Considering that there are more than 3.1 million breast cancer survivors as reported by the American Cancer Society, most people are personally affected by breast cancer either directly or through association. Understanding the stages of breast cancer and prognosis for each stage can be extremely confusing. Thankfully, there is a wealth of information available for those who are dealing with a breast cancer diagnosis and for their families. The following can help you interpret these facts and better understand the stages of breast cancer and prognosis for each.
How Breast Cancer Is Staged
Breast cancer staging ranges from 0 to 4, making a total of 5 possible stages. As of 2018, the standard for staging breast cancer now takes into consideration 7 factors to reach a more exact diagnosis with varying degrees of treatment options. According to Breastcancer.org, the following parameters help your physician to reach a decision on the degree of the cancer, treatment and prognosis.
- Tumor (T) – size and whether it has spread into neighboring tissues
- Lymph Node Involvement (N) – whether it has spread into the lymph nodes located in the underarm (axillary) region
- Metastasis (M) – whether the cancer has spread outside of the breast
- Tumor Grade – From 1 (low grade), 2 (moderate grade), to 3 (high grade), the grade assesses the look of the cancer cells and the rate at which they are dividing to make new cancer cells.
- Hormone Receptor Status – The hormone receptors are proteins found in breast cancer cells that respond to cues from either the hormones, estrogen (ER+) or progesterone (PR+). If receptive to these, the cancer cells grow in response to signals from these hormones.
- HER2 status – Human epidermal growth factor receptor 2 is the gene responsible for making receptor proteins for the breast tissue. In healthy breast tissue, these receptors control breast tissue growth. In 25% of cases, the HER2 gene dysfunctions, resulting in overproduction of the receptor proteins, uncontrolled growth and division of breast tissue cells.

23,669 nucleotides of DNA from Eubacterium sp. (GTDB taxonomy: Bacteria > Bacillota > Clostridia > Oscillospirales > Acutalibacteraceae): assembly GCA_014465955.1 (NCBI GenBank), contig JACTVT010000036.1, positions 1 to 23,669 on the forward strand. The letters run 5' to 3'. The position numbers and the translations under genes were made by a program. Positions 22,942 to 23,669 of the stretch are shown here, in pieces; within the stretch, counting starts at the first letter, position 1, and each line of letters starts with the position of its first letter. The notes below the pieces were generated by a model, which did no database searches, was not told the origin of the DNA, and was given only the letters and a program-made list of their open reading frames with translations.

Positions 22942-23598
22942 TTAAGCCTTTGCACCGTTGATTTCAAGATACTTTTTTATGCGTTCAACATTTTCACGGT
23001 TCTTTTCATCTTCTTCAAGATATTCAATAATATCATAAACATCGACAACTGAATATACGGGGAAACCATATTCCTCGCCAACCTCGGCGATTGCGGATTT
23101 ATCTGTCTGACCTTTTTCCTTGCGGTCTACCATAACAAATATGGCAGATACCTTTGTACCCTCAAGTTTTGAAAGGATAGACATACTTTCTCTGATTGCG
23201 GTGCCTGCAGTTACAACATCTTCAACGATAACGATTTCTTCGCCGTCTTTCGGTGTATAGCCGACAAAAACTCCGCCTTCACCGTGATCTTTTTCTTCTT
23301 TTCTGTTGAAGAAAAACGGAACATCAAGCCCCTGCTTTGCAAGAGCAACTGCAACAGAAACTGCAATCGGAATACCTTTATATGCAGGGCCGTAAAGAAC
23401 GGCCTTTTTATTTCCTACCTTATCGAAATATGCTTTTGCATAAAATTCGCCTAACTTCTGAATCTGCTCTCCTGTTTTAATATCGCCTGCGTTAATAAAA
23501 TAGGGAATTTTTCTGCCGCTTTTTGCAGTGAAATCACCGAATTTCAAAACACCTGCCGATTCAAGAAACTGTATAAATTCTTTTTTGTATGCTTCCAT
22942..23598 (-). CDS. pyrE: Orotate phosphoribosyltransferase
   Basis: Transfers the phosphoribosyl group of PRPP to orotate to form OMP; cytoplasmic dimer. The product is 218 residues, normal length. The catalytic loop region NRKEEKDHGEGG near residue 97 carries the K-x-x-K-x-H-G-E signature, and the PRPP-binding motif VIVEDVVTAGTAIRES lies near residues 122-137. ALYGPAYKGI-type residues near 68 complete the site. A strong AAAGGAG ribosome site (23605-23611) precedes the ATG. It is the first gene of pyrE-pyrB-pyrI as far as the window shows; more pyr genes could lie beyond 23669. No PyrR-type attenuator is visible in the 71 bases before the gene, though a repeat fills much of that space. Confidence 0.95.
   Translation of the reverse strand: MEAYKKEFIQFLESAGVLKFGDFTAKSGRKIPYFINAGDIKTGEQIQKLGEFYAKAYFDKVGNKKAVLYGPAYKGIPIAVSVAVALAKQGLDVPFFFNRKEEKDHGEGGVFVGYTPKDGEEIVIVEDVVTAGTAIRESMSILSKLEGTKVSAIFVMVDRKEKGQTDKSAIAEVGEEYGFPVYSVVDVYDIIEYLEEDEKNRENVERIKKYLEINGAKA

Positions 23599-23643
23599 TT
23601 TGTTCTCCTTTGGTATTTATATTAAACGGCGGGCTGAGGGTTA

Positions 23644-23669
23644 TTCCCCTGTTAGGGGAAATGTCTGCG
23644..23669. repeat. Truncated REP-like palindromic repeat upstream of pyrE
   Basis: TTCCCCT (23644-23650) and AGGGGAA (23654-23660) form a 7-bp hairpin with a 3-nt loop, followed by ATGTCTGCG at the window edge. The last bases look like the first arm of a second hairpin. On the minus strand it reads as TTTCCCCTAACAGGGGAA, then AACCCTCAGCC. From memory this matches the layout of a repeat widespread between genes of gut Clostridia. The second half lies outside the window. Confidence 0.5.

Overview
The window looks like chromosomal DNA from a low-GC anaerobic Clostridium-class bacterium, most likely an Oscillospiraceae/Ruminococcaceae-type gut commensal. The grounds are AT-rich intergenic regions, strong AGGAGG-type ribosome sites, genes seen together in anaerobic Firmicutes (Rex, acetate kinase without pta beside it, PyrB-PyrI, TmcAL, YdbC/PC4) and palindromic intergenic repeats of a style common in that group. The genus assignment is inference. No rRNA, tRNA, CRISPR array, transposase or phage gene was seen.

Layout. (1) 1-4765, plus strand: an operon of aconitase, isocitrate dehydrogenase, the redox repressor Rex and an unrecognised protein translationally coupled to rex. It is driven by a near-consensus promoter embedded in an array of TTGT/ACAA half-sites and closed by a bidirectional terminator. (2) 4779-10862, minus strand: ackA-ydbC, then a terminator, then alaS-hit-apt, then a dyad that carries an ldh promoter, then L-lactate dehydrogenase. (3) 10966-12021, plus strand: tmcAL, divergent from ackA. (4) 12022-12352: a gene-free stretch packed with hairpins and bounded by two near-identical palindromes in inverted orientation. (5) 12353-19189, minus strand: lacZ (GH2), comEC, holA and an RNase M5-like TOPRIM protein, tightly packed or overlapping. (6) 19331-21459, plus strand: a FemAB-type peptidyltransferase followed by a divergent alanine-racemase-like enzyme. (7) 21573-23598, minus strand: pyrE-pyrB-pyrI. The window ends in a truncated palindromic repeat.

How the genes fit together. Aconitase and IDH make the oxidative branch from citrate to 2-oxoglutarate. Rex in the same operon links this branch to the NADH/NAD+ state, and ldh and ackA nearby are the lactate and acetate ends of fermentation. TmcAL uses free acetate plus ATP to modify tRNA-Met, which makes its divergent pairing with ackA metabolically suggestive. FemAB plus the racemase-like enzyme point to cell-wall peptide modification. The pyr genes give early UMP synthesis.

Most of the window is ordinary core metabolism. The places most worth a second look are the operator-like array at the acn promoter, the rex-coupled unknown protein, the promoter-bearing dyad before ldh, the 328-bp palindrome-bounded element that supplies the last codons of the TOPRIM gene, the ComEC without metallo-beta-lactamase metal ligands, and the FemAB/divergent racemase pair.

- Oncotype DX test – A genetic test that helps your oncologist determine how your cancer will respond to different treatment modalities.
Stage 0 – Also known as DCIS (ductal carcinoma in situ). This is a non-invasive cancer that is confined to the milk ducts of the breast. In situ means “in place”, meaning that these abnormal cancer cells have not spread beyond this original site. Non-invasive breast cancer is very treatable when caught at this stage.
Invasive breast cancer meaning that cancer cells are invading the spaces of the surrounding breast tissue.
1A – The tumor measures up to 2 centimeters and has not spread outside of the breast.
1B – There are either small groups of cancer cells (no larger than 2 millimeters) found in the lymph nodes or there is both a tumor (not greater than 2 cm) in the breast and cancer cells (no larger than 2 mm) in the lymph nodes.
- No breast tumor but cancer cells (larger than 2 mm) found in the lymph nodes
- Tumor smaller than 2 cm and has spread to lymph nodes
- Tumor between 2 and 5 cm but has not spread to lymph nodes
- Tumor between 2-5 cm with spread to lymph nodes
- Tumor larger than 5 cm but no lymph node involvement
- No tumor or tumor of any size and spread to 4-9 lymph nodes
- Tumor larger than 5 cm with small groups of breast cancer cells (no greater than 2 mm) found in lymph nodes
- Tumor larger than 5 cm with spread to 1-3 lymph nodes
- Tumor may be any size and has spread to the skin or chest wall resulting in swelling or an ulcer
- May have spread to up to 9 lymph nodes
Inflammatory breast cancer may be staged as 3B and will manifest symptoms such as redness, warmth and swelling.
- No tumor or tumor of any size with spread to chest wall or skin
- Has spread to 10 or more axillary lymph nodes
- Has spread to lymph nodes below or above the collarbone
- Has spread to lymph nodes near the breastbone
Advanced or metastatic breast cancer that has spread beyond the breast and lymph nodes. Common areas of metastasis are lungs, brain, liver, skin, bones or distant lymph nodes.
Early screening methods such as performing monthly breast self-examination and mammography can catch abnormalities that could be indicative of early breast cancer. It’s recommended to follow up regularly with your physician to receive the necessary checkups required for your age group and risk category.
Survival Rates According to Breast Cancer Stage
With treatment, a very positive prognosis is realistic. Even though breast cancer is the second deadliest form of cancer for women, survival rates are increasing due to improved treatment modalities and earlier and more effective screening methods.
According to The American Society of Clinical Oncology, the following statistics reflect 5 year survival rates for those with varying stages of breast cancer.
- Stage 0 and Stage 1 – No spread of cancer outside of the breast and no lymph node involvement = 99% survival rate
- Stage 1-3 – Spread to regional lymph nodes = 85% survival rate
- Stage 4 – Metastasis and spread to distant parts of the body = 27% survival rate
Early diagnosis and treatment is imperative for an increased survival rate. Approximately 62% of breast cancers are diagnosed at the non-invasive stage, meaning a better prognosis for recovery and remission.
At whatever stage you find yourself, a fully accredited cancer center with a personal touch can provide peace of mind as you progress through your cancer treatment. With a team of qualified oncologists, radiologists, care navigators and more, cancer treatment at River Forest Medical Campus is both compassionate and personalized for your individual needs.